My four-month study abroad sojourn in Stirling, Scotland was just like the pamphlets claimed: an educational immersion into a local university.
But, for all the counselors, books and informational sessions meant to make my adjustment easier, nothing prepared me for being chased from pubs by men in kilts, from offending locals when I declined a cup of coffee, and all the other misadventures I experienced as a college student let loose in Europe.
While I still maintain that experience is the best teacher, here are a few tales of caution from those of us who have been there:
PLEASE don’t reinforce the negative stereotypes of Americans.
Maybe it’s just at the universities, but out of everyone I talked to who studied abroad recently, the consensus was that people from other countries tend to stereotype Americans—and not in a good way.
“If you’re American, don’t be obnoxious and reinforce that stereotype,” said Stephanie Ventura, a UC-Santa Cruz student who recently studied abroad in Scotland.
In general, most Europeans I talked to thought two things about Americans: 1) we were all a bit vacant when it came to political current events and 2) we partied way too hard.
“I can’t stress how horrible American education is on geography!” said Max Moy-Borgen, a UCLA student who studied abroad in Taiwan. “Try to learn a few places, politics, and histories about wherever you’re going and the relations with neighboring areas.”
You don’t want to wear an England jersey on a day when Scotland has a football game, and trust me, you don’t want to find out what happens if you do. It is very important that you keep current with the news and visit your news website of choice. The BBC is a good choice because it often provides better coverage on EU politics than typical American newspapers.
If you are going to drink (I should say WHEN you are going to drink), do it responsibly! Remember, beer abroad may contain more alcohol than in U.S. This is not only for the good of yourself, but for the good of your country.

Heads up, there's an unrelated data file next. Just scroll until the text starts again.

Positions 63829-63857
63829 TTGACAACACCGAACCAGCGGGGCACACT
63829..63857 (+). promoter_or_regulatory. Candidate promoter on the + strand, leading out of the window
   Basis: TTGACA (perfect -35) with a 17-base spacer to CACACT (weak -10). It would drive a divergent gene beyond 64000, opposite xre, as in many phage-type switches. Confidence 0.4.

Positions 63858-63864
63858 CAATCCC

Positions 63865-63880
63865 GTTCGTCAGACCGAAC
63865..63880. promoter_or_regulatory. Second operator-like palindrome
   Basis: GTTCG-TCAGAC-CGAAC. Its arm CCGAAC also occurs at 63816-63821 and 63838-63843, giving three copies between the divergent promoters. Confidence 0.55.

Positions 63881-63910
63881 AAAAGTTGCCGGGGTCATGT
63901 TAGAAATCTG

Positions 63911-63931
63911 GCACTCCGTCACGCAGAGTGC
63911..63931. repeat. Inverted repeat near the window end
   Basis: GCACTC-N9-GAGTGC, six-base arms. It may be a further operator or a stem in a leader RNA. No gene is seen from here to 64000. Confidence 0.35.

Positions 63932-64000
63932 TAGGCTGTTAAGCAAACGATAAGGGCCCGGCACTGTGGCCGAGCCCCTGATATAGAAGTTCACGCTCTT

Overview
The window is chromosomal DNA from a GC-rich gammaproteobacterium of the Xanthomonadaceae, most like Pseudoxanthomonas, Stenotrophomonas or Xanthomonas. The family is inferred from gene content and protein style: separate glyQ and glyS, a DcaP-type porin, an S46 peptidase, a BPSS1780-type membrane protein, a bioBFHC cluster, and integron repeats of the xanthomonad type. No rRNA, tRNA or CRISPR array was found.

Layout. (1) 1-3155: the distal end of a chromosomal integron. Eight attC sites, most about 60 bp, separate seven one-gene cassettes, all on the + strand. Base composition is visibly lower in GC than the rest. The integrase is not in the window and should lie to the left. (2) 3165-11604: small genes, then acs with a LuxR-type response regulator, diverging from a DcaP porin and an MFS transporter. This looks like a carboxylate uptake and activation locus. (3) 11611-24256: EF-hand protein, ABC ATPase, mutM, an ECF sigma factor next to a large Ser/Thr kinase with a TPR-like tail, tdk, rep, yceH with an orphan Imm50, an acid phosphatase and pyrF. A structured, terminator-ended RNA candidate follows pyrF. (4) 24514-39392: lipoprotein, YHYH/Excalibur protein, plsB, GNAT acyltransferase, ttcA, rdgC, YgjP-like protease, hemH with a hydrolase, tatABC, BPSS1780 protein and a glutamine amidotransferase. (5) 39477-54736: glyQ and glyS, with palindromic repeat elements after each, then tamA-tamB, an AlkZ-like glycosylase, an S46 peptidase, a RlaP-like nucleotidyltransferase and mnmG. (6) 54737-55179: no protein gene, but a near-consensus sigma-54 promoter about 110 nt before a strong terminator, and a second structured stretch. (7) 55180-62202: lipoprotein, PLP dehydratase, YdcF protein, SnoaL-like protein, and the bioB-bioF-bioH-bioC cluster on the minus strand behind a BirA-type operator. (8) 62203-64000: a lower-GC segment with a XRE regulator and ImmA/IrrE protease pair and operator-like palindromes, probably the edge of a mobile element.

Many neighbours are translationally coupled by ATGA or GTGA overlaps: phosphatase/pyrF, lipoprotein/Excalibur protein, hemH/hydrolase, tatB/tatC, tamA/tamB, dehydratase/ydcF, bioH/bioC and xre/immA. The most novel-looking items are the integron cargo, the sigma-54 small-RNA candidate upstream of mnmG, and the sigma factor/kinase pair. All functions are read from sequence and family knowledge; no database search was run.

After all, most people look down on those who are projectile vomiting all over the dance floor. If you are in a country where it is important to hold your liquor, as it is in Scotland, not only will you be glared at, but you will be forever known as “the American who puked.”
Please don’t be ignorant about local culture, and more importantly, do not be ignorant about the country you are visiting. “I know that many people were told that you wouldn’t have things like toothpaste, deodorant, tampons, and condoms in Taiwan and that couldn’t have been farther from the case,” said Moy-Borgen.
If you are going to a country where they speak a different language, learn it well. Try doing an “intercambio” as they call it in Spain. That can mean having coffee with a local and speaking to them in Spanish while they speak to you in English.
If you do find something out about the country that you did not expect, keep it to yourself– please don’t start screaming that you are excited that a country like this has Internet access or you will surely hear disgruntled utterances of the words “typical American.”
Be outgoing and try new things—but don’t forget to be practical and do everything in moderation.
Although it seems evident, one of the most important rules of travel is … wear comfortable shoes. This might sound obvious, but you will be surprised to see the number of girls who sacrifice comfort for fashion and pay for it big time with bruised and blistered feet.
One of the first places you should visit is the tourist center. These places often have free maps, and it will save you hours rather than trying to find the location yourself.